Thursday, November 24, 2011

The Photobook, narrative = story = entertainment?

Alec Soth shoots John Gossage shooting. Grey Lynn, Auckland, January 2009

In a recent post on his blog,  LITTLE BROWN MUSHROOM, Alec Soth talked about a lecture he gave where he outlined his desire to consider his audience and to make photobooks with narrative on the basis that by presenting a story the reader will be pulled in and "entertained".  Alec said that the day after his lecture he went to hear John Gossage speak and was a taken aback when John made this statement, “Entertainers try to please their audience – artists do what they do and the audience comes to them. I don’t think about my audience whatsoever.”

Potentially here are two quite different and opposing yet also apposite approaches.

I have seen both Alec and John work. Alec's approach is analytical, he makes lists, he knows exactly what he's looking for. He is a connect-the-dots photographer where one image links with the next on a fundamental conceptual level. I like this, it's intelligent and the pleasure for the reader comes from trying to work out Alec's connections. This makes Alec a slower paced photographer as much of the hard work happens before the lens cap comes off.
John on the other hand is more of a stream-of-consciousness shooter, working intuitively knowing deep down just what he's looking for. Martin Parr told me that John can make a book-in-a-block, and it's true.

Whatever the approach the role of the reader cannot be ignored. Roland Barthes in his 1967 essay The Death of the Author states that the essential meaning of a work depends on the impressions of the reader, rather than the "passions" or "tastes" of the author. Accepting this, surely then it's a question of presenting images that will allow the reader to construct their own story which may in effect have no relationship whatsoever with the authors original intention. And I see no problem in this.

The best work in my view comes from image making that is spare and not overloaded.
Images that remind us of what we know already rather than try and convince us of new truths. Think of Paul Graham's man mowing the lawn from his Shimmer series.  We can all connect with this from our own experience. And from John Gossage's work in The Auckland Project, the image of a bent over nail or a paint splash on a wall. We are all familiar with these small overlooked signifiers. Our own stories flow from these images with ease.

I think there is a danger in trying too hard to make photographs that are significant, impactful and important. To try and educate and effect change. This can lead to work that is contrived, overloaded and just doesn't work.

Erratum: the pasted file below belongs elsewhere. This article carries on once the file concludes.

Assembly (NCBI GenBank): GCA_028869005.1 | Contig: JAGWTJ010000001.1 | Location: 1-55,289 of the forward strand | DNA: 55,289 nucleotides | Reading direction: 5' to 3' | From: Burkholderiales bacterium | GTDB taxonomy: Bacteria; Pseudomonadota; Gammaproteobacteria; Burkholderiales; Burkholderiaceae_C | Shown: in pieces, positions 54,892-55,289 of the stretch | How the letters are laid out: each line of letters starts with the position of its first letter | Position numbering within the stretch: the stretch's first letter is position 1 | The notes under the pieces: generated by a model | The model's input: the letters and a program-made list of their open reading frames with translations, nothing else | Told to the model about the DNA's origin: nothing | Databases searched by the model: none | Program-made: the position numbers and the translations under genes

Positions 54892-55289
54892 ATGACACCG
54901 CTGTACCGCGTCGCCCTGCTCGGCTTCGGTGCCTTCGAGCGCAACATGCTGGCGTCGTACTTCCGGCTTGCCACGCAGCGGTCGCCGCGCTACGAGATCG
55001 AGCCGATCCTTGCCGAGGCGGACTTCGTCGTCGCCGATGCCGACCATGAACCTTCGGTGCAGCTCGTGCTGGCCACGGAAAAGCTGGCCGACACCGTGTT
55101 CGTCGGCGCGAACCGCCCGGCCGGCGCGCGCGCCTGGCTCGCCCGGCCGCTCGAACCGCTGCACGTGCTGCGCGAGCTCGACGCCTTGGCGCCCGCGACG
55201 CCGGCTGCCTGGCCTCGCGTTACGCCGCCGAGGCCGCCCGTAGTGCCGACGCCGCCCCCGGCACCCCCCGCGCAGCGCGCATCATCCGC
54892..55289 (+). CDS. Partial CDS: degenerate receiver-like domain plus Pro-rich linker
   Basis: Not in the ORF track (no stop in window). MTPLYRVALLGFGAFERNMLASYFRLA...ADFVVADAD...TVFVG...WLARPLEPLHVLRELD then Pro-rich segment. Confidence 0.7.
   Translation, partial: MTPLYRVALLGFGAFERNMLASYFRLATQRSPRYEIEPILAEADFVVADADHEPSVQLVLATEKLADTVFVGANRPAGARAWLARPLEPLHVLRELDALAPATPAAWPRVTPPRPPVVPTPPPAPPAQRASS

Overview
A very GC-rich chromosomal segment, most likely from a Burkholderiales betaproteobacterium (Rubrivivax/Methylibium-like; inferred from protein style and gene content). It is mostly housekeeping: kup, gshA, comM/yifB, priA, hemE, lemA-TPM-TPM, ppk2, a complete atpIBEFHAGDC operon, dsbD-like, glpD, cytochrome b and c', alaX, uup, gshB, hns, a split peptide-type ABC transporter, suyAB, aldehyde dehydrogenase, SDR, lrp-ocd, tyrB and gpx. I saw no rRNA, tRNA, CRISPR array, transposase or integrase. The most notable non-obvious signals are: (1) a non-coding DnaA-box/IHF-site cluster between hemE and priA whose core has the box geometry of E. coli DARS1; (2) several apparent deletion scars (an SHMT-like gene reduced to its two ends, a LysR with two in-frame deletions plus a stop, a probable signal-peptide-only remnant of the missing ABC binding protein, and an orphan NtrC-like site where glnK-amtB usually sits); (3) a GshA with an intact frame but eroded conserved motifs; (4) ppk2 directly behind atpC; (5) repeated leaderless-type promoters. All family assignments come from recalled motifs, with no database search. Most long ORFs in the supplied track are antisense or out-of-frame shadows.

The last word here is from John Gossage, "what I said is what I believe about intention and the practice of trying to make things real and honest. The results may very well be entertaining, and I often hope it is. But if I try for it I always get confused on who is speaking."
Here is Alec's original post.

1 comment:

generousmedium said...

What does it mean to be entertaining? A quick short definition that comes to mind is that art entertains if the viewer is engaged and somehow thrilled. To paraphrase my favorite quasi quotation from Francis Bacon, who's certainly not your typical artist-entertainer, "Serious art needs first of all to engage the nervous system." I'd say the sticking point here is between entertainment and authenticity.

I'm no expert on postmodernism, any more than that I acknowledge that it's the air we currently breathe. But it seems to me that the problem with this Barthes' formulation is twofold. First, who is the reader? First and foremost the author, I would guess? Next the author's intimates. And then perhaps some wider public? All of whom bring different contexts to their experience of the work. Contexts which interact in some ways fairly predictably, and conversely in ways that are highly surprising. That surprise, which I think is perhaps analogous to my quasi-Baconian nervous engagement is a large part, maybe most, of what I look for in art that I care about.

A further point here is that while context is essential it's perforce a shared experience. Most audiences exist because someone has pointed them toward what they ought to be looking at.

Secondly while I accept the importance of the viewer constructing a story about or explanation of artwork, and that that occurs relatively autonomously, I'm not sure that that is really the point. What seems to me to be the real issue is what quality in the work makes for interesting stories. This is where the art as entertainment idea seems to me to run into trouble. Certainly you can, if you have the knack, construct engaging stories in art, and it can be great art, too. But even in that case there has to be something else at work, especially if it's *great*, hell, even if it's just good! I'm with Gossage here. The best stories seem to always be the ones I don't see coming.